The comparison of the equivalent doses of IT two local anesthetics, used as a part of CSE technique for labor analgesia, has been reported by previous studies. Lim et al. [4] found that 2.5 mg of IT ropivacaine and levobupivacaine provide a similar duration of analgesia. Furthermore, another study evaluating the MLAD of IT levobupivacaine and ropivacaine described that although levobupivacaine is 20% more potent than ropivacaine, there were no significant differences in the duration of analgesia between two IT drugs at clinically effective doses of 2.5 mg or greater [13]. On the other hand, we added fentanyl to the two local anesthetics to promote faster onset and more potent analgesia, and our study showed that 3 mg of IT levobupivacaine combined with fentanyl produced a significantly longer duration of analgesia and more incidences of complete block compared with equivalent doses of ropivacaine. These findings are inconsistent with the results of Van de Velde et al. [12] evaluating the relative analgesic potency of IT bupivacaine, levobupivacaine, and ropivacaine, combined with sufentanil for labor analgesia, using full dose-response curves of the three drugs, which described that IT bupivacaine is most potent, and IT levobupivacaine and ropivacaine are similar in the analgesic potency. Although an opioid was added to IT local anesthetics in both studies, there were some differences in the study design and subjects between the two studies. The previous study was designed to investigate the full dose-response relation of the IT local anesthetics; whereas, our study was performed to clarify the analgesic efficacy of the clinical equivalent IT dose of the local anesthetics. In addition, parturients in more advanced labor (i.e., cervical dilatation < 7 cm) were included into the previous study, while our study's subjects were confined to parturients during the early stage of labor. These differences in the study design and subjects might explain a discrepancy in the analgesic potency hierarchy of the local anesthetics between the two studies.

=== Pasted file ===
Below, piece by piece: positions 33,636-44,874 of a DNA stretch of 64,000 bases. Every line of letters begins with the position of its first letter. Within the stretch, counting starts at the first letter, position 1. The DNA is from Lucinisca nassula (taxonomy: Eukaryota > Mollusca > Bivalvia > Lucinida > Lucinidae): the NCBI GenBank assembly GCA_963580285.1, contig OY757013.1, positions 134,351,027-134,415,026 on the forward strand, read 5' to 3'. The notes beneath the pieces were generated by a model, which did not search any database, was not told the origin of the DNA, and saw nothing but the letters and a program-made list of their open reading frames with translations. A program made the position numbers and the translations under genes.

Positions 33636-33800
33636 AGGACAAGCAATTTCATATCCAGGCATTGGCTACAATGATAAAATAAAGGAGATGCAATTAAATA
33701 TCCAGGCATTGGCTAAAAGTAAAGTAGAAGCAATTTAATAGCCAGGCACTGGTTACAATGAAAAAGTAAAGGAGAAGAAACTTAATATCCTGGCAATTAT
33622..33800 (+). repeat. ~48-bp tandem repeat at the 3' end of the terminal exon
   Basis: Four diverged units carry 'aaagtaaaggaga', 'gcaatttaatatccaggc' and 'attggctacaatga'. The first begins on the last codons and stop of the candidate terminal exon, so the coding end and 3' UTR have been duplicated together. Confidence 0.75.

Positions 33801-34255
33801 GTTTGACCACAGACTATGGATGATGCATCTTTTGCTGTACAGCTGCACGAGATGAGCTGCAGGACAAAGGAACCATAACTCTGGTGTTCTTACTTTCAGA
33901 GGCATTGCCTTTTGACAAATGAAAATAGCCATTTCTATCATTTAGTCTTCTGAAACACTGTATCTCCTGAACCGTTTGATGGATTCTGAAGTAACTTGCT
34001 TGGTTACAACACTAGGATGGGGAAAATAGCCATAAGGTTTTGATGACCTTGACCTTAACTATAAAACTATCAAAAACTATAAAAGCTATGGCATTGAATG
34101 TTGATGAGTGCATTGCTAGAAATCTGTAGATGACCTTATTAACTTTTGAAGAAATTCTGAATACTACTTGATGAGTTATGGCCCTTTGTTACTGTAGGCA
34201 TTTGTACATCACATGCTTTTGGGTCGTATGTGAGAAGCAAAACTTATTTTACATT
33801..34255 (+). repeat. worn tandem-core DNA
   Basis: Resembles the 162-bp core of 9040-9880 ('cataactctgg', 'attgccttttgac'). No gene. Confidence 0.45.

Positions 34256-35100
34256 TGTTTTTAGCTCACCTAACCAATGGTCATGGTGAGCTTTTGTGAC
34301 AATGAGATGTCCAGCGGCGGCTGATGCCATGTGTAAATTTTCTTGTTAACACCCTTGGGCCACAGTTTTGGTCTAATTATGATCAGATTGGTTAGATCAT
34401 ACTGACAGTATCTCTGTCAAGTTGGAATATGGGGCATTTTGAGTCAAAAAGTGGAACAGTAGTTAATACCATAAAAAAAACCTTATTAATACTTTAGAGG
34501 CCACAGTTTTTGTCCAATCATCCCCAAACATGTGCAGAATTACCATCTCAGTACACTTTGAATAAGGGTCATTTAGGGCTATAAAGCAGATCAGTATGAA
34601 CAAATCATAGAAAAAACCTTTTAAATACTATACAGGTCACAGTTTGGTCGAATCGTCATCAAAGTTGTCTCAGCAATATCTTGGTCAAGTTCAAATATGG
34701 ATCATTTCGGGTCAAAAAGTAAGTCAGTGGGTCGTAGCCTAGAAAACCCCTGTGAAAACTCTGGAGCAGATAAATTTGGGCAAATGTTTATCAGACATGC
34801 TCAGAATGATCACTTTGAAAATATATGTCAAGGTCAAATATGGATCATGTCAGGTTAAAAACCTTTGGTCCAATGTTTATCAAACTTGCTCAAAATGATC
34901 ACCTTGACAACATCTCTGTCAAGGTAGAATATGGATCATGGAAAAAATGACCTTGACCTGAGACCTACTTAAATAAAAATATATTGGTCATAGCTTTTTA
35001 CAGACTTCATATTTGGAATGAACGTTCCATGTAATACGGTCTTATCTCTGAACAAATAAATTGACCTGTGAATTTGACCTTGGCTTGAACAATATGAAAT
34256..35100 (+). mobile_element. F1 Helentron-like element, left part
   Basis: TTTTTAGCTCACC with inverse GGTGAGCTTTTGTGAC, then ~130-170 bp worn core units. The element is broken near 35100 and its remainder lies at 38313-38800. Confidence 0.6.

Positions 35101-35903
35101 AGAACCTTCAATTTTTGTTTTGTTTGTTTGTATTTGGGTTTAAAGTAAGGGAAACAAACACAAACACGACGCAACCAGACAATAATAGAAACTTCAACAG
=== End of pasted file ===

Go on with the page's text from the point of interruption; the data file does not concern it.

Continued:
In addition to providing potent pain relief, drugs and their administration methods that induce lesser side effects are required to assure optimal labor analgesia. Motor impairment, known as a most common drawback among cruel side effects relating to labor analgesia, may influence the ability to bear down and relax the pelvic muscles, and can result in abnormal presenting fetal part descent and dystocia [15]. Thus, current obstetric analgesic practice aims to provide effective pain relief, while minimizing motor blockade. In the present study, the degree of motor block was assessed by using a modified Bromage scale, and the extent of motor block estimated by a modified Bromage scale was not significantly different between the IT ropivacaine and levobupivacaine groups. The results of our study are consistent with those of the previous studies, suggesting that there are no difference in the degree of motor block assessed by Bromage score between IT ropivacaine and levobupivacaine at these clinical dose (2.5 mg or greater) [4,13]. Furthermore, the authors also asked the participants in the present study to rate the ability to squeeze their perineal muscles, and found that squeezing was subjectively impaired in more parturients received levobupivacaine than in those received ropivacaine. The sixteen parturients received IT levobupivacaine showed a significantly weaker perineal squeezing compared with that of the seven who received IT ropivacaine. These findings could be explained by the lower lipid solubility of ropivacaine compared to levobupivacaine augmenting a differential sensory motor block property when administered by IT route [11]. However, it was not assessed that whether the significant weakness in the capacity of perineal squeezing illustrated in parturients who received levobupivacaine was actually associated with decreased maternal satisfaction and increased the risk of instrumental and cesarean delivery or not in our study.